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WAI: Strategies, guidelines, resources to make the Web accessible to people with disabilities

Accessible E-Learning
Online Symposium 16 December 2013

Page Contents


This online symposium invited researchers, tutors and trainers, providers of online learning, developers of Learning Content Management System (LCMS), and users with disabilities, to explore new and on-going e-learning experiences and research and analyze past experiences related to the design, creation, and usage of accessible e-learning. The goal of the symposium was to discuss different approaches and applications to address accessibility issues in e-learning contexts, and to explore next steps to further advance the implementation of accessibility in e-learning environments, including Massive Open Online Courses (MOOCs).


Text Transcript of the Symposium

Text transcript of the online symposium on 16 December 2013.

Contributed Extended Abstracts


Learning and education are the enablers of social and economic change, with attainment of learning often dictating an individuals ability to enter professional careers and maintain a comfortable lifestyle. As with many aspects of modern society, the landscape of higher education has been significantly impacted by the coming of the internet age. For centuries traditional learning environments were locked in the physical foundations of buildings and places, requiring students to attend in a time and a place. With the realization of the internet age learners can still access the curriculum of any number of higher education institutions, but now via the Web, at a time and a place convenient to them.

E-learning systems provide comprehensive mechanisms for managing the presentation of curriculum and content, allowing instructors and students to interact synchronously and asynchronously from any part of the world that has a viable internet connection. Students can attend high quality institutions, receiving accredited and recognized qualifications without leaving the comfort of their own home. For some learners with disabilities this is of paramount importance, as their local home and work environments are likely to be highly tailored to their specific needs, particularly in terms of physical access, transport and assistive technologies. Travelling to learn may be difficult for learners with certain specialized requirements, whereas online learning — whether from a workplace, other educational setting, home, or mobile environment that is already customized — may be highly achievable. While it is equally important to ensure accessibility of transportation and of educational environments, there is a great opportunity to ensure that e-learning is accessible from the design stage forward.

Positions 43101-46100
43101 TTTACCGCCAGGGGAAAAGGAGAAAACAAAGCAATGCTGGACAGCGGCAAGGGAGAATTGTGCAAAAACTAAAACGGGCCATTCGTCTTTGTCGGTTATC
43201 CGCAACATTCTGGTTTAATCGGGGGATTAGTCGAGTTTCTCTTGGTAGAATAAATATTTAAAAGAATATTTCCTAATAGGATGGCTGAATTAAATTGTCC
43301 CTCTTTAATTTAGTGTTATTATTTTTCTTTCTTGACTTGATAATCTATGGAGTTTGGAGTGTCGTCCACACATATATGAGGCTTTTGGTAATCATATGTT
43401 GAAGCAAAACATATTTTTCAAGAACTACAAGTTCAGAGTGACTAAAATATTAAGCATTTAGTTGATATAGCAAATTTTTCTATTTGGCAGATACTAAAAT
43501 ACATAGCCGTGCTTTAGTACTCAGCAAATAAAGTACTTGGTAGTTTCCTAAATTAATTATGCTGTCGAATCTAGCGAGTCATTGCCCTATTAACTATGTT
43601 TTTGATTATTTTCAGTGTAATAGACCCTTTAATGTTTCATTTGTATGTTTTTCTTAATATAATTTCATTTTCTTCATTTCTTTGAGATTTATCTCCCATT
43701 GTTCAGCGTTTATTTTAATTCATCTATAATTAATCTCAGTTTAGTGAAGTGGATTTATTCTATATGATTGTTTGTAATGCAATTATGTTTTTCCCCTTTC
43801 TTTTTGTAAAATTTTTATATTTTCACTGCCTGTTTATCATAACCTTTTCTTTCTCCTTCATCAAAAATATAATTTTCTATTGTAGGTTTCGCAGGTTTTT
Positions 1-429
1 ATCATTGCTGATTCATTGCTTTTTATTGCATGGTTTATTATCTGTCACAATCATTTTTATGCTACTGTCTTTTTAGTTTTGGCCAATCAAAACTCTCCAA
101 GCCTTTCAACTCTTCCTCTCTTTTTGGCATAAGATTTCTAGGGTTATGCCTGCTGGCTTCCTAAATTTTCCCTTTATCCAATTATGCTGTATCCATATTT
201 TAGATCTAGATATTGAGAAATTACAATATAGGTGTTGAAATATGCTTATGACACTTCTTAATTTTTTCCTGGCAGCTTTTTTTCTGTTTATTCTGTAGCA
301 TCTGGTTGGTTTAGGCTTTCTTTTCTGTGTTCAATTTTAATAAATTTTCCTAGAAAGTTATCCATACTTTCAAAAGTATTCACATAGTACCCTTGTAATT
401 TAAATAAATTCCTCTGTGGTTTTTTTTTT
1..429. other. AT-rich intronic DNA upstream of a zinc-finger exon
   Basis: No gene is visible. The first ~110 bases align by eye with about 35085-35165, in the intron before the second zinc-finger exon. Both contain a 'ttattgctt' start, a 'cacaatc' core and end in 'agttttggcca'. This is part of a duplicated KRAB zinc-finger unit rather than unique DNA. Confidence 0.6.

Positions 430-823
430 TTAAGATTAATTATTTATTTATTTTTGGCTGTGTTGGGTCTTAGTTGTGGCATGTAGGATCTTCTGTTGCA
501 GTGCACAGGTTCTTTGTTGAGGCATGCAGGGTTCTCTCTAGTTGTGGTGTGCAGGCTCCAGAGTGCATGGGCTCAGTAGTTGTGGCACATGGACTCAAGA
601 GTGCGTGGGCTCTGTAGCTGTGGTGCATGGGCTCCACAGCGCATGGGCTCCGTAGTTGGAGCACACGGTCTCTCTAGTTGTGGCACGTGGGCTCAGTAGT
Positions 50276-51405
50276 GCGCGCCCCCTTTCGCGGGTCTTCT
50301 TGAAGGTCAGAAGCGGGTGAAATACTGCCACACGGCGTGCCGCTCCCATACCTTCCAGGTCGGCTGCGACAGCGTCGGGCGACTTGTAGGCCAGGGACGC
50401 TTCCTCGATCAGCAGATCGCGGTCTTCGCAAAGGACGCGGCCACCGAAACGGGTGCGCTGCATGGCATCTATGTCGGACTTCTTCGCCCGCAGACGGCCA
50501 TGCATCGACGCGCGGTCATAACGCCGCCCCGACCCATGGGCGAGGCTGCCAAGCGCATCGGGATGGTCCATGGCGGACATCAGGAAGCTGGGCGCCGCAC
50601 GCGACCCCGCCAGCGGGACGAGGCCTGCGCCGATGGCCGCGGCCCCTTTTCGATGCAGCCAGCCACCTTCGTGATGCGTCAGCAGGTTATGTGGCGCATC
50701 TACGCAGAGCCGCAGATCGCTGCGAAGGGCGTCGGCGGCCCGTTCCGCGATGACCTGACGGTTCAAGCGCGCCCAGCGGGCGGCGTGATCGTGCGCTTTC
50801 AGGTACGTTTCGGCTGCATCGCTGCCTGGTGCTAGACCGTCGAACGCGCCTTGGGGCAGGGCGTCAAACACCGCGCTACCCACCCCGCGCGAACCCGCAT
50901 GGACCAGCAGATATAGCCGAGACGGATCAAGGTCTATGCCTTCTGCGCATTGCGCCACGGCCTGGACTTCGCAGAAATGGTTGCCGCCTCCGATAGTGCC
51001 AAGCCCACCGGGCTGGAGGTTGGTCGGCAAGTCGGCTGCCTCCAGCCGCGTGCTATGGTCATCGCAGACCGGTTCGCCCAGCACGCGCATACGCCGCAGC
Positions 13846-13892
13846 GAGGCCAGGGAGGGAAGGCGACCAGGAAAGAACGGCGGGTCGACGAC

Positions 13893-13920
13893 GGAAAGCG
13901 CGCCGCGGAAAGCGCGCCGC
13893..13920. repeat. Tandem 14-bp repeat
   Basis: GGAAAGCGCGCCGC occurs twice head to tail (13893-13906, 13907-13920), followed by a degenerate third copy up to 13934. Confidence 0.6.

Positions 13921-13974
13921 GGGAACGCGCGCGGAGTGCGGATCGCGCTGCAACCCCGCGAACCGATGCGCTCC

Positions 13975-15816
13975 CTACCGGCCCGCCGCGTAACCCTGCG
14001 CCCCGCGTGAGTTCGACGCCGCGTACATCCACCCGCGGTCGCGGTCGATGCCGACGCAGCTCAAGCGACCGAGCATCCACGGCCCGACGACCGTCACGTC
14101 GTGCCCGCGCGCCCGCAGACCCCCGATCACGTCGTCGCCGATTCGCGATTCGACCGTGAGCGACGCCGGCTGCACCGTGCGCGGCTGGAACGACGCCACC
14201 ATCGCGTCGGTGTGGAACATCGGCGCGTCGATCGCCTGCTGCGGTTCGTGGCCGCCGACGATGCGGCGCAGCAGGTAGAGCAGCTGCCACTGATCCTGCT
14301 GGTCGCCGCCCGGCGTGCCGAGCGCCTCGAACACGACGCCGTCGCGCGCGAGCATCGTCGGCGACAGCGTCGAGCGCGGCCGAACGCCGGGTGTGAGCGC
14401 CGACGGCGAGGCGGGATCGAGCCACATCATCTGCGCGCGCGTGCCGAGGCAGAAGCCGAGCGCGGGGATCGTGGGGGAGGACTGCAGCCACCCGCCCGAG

Overcoming the physical location and access issues in terms of attainment of learning goes partway to a solution for fully inclusive education options for disabled learners, but it is an incomplete progression if the digital web interface is itself not accessible. How e-learning systems are designed, how their interfaces function, how communication is handled, how assessments take place and what form the learning content takes all impact on the accessibility of these systems by students with disabilities.

The research literature in the field of e-learning is both broad and comprehensive, though the intersection between e-learning and web accessibility is less well developed. This symposium seeks to combine the benefits of nearly two decades worth of accessibility research with nearly three decades of e-learning research so as to inform e-learning accessibility for the coming decade.

More in-depth background and discussion in RDWG wiki on accessible e-learning.


The objectives of this symposium are to explore:


The Accessible E-Learning symposium is organized by the W3C WAI Research and Development Working Group (RDWG). For information about RDWG, see the RDWG FAQ. If you have additional questions, contact Shadi Abou-Zahra (W3C Staff Contact).

Symposium Chairs

Scientific Committee

Scientific committee will be announced here in the coming weeks.